This is my business card for It is a working oscillator circuit based on the Atari Punk Console. It produces a pulse/square wave at 9Vpp.

I started this project when Nono (@noel_acosta), founder of the local Philippine Synth Group SYNTHICIDE, invited me to talk about my Synth DIY origins in the group’s SYNC event last November 25.

The group has been very supportive of my Synth DIY adventures online so I wanted to have a little something to give away during the event.

Here are some shots by Jonas Vtxl and Jing Garcia of me and the SynthCard at the event!!

Me at the SYNTHCIDE Sync event! Photo by Jing Garcia.
Awesome shot of the SynthCard at the event by Jonas Vtxl

I have seen a couple of circuit-based business cards before, so I thought I’d make one with a synthesizer circuit that people can make on their own. I put together a quick Atari Punk Console PCB on KiCad and approached PCBWay who was nice enough to manufacture the cards for free.

A fully assembled SynthCard


Here’s a short guide on how to build the SynthCard.

Bill of Materials (BOM)

These are the components you’ll need in order to turn this calling card into a pulse wave oscillator. I usually buy from Mouser and, more recently, Tayda.

#ValueTypePart #
1PinHeaderBattery Connector
15mm LED5mm LED
13.5mm MonoJackPJ398SM
2NE555PTimer ICNE555P

Some notes on the BOM

  1. The power connector can be anything that would let you feed 5-9V power into the SynthCard. I personally use a barrel jack socket (the one used for guitar pedals). You can also use a 9V battery snap.
  2. I have a list with Lazada links for Filipinos who’d like to order from there.


Step 1. The Resistors

It’s a good idea to work on the shorter components first. For most thorugh-hole circuits, these would be the resistors and the diodes. Since the PCB pads are double sided, I like to solder these components from the top.

I don’t show this in my guide video, but snip off the excess leads from the back.

Step 2. The 555 Timer ICs

The 555 timer is next. This has to be soldered on in the correct direction. You’ll have to match the notch on the chip with the notch on the card.

I like to solder one pin from the top of the board, flip it over, and then solder the rest.

Step 3. The LED

The LED will have a shorter lead. That lead should go into the SQUARE pad of D1. Use tape to keep the LED in place. Solder from the back of the board.

Step 4. The Capacitors

You will encounter two categories of resistors in this build – The non-polarized ones (10nF and 100nF) and the polarized ones (10uF).

The non-polarized capacitors can be ceramic, mylar, or film. These won’t care which orientation you wire them up. I use tape to keep them in place while I flip the board and solder them from the back.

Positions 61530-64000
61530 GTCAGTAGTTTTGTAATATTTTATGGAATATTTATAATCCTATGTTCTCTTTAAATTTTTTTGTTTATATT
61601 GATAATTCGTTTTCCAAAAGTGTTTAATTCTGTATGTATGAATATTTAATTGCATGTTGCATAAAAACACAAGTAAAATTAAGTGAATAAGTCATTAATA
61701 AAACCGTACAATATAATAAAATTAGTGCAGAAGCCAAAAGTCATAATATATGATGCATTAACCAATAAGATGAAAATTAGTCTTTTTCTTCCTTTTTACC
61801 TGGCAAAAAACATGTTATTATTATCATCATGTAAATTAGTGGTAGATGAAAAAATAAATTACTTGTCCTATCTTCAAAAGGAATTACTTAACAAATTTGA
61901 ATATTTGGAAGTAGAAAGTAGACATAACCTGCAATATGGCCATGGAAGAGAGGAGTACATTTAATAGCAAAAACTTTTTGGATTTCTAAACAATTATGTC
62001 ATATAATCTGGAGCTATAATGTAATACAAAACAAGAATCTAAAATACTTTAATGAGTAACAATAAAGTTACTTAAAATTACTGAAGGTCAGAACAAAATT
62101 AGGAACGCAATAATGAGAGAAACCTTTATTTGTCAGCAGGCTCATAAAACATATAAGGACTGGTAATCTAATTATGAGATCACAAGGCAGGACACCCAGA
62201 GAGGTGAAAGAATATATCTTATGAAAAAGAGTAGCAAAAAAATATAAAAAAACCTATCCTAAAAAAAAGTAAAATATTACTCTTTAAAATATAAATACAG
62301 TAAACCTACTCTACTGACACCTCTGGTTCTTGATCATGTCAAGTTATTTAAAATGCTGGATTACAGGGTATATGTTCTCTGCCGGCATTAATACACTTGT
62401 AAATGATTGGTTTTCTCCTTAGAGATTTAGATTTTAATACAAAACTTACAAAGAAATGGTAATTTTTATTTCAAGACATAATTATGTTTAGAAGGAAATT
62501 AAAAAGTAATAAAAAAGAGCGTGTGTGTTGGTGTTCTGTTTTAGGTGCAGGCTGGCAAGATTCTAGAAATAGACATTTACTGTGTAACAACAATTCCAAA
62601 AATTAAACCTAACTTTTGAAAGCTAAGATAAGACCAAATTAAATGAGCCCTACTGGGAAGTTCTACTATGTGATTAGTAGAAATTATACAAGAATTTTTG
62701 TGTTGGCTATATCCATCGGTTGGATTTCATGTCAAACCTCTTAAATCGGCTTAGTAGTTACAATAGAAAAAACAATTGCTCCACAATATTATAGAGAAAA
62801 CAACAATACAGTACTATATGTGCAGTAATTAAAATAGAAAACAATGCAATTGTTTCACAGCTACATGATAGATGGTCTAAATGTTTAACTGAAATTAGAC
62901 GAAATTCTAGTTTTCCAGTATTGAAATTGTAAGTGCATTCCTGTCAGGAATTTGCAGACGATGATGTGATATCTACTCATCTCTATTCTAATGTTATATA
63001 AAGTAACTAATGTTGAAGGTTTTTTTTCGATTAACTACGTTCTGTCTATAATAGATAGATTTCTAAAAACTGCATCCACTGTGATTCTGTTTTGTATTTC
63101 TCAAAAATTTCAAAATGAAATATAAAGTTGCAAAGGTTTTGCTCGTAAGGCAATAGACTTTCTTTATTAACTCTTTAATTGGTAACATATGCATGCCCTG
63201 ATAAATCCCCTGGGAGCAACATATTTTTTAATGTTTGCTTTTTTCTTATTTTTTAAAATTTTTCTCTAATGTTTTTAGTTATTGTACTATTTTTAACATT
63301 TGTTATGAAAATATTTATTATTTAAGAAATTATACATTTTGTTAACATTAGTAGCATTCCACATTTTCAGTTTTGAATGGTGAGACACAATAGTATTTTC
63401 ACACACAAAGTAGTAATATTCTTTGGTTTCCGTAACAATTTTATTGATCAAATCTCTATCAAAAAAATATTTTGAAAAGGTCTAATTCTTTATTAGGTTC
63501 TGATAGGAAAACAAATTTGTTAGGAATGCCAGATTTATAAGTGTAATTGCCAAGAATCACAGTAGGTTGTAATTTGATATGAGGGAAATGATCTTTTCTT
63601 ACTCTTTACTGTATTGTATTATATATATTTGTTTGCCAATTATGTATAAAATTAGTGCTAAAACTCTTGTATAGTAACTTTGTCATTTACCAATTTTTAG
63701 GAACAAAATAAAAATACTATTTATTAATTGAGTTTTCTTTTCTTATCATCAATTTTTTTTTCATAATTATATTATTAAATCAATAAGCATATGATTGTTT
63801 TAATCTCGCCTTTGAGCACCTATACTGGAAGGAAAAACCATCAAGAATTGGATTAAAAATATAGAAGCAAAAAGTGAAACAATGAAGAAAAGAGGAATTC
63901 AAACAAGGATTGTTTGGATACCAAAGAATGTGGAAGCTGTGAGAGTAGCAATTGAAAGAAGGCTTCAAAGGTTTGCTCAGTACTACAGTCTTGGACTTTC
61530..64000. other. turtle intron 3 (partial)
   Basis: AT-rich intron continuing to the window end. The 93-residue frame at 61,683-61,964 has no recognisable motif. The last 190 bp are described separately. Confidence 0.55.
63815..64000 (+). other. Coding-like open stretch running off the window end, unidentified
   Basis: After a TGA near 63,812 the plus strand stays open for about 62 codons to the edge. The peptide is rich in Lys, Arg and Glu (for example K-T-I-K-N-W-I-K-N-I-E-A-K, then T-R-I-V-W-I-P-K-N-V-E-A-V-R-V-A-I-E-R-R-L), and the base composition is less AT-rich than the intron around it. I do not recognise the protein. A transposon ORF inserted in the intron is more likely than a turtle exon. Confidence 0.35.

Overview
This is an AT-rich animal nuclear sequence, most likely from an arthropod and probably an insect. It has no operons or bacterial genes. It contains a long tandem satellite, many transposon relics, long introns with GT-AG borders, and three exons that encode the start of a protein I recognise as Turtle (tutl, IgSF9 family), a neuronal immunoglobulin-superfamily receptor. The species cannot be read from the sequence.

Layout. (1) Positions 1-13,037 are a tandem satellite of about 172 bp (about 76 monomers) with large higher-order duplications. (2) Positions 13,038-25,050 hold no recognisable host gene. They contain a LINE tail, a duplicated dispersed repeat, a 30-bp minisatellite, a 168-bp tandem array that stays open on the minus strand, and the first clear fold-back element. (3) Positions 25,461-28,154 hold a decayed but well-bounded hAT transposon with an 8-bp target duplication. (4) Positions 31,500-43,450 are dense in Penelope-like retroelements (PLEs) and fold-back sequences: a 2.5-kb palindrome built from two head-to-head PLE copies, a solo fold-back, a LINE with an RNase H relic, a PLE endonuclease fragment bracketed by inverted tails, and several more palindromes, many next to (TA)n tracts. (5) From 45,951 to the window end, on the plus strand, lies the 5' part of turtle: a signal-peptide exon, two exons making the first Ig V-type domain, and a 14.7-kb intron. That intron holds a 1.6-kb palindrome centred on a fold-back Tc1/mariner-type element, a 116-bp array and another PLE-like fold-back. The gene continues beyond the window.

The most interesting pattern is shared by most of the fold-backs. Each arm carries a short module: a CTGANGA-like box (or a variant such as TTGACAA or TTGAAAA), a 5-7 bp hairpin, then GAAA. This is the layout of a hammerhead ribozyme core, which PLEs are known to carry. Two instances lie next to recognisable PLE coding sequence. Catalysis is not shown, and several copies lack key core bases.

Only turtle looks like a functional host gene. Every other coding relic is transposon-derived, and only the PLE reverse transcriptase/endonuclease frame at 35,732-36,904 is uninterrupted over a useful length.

An example of a film capacitor I used for my build

The polarized caps will most likely be electrolytic. These must be solder in the correct orientation. The white strip on the capacitor must be on the shaded (white) side on the board.

The electrolytic capacitor I used for my build
Line up the stripe on the cap with the white/shaded part on the board.

Step 5. The Jack

If you used Thonkiconn jacks, you will only have to line up the ground pin on the square pad on the board, tape it up, and then solder from the back.

I didn’t have Thonkiconn jacks so I had to snip of the wire loops on mine, and then connect the ground pin with solid 24awg wire. Make sure to solder all 3 pins on to the board.

Step 6. The Pots

If you’re using RVO6 pots, they will snap into place. Solder all three pins on to the board. I like to keep the retention arms on the sides unsoldered so I can modify my card easily.

It’s also a fun idea to try out different values for the pots. I recommend starting with 500kohms first, but also try 1k and 1M!

Step 7. Power

The power connections will differ depending on what type you’re using. For my barrel socket connectors, I wanted to wire it up like a guitar pedal so I can plug it into a pedal board.

Wrap it up

Time to see if it works! Make sure to turn your volume down first. Powering this with 9V will give a pretty loud output. Increase your volume gradually.


This diagram describes how each component in the SynthCard is hooked up together. The identifiers on the board (ie. U1, R1, C1) will match up to the identifiers in the diagram.


Most PCB shops use Gerber files for etching copper traces, printing lables, drilling holes, and other manufacturing details. You can download my zipped files for a version you like and upload those into their website.

My PCBs for this were sponsored by PCBWay – a great option for prototyping. Use their Quick-order PCB tool to get an instant quote on the files or go to my PCBWay project page to order a copy directly from them.


v1.0 - Initial version

Confirmed it works with no issues.

Gerber FilesSynthCard


As always, this build is fully open source and you can find all my files for this on Github. Feel free to use my files to design your own card!

In hindsight, I could have added M3 screw holes for mounting this build on to a panel or a guitar pedal case. I should do that on future versions.

There are also plenty of modding/circuit-bending opportunities in this build. Maybe fix some light dependent resistors in place of the pots or add a filter circuit at the output?

Let me know if you’ve built it. Tag me on Instagram @benjiaomodular. I also have a couple of demos there!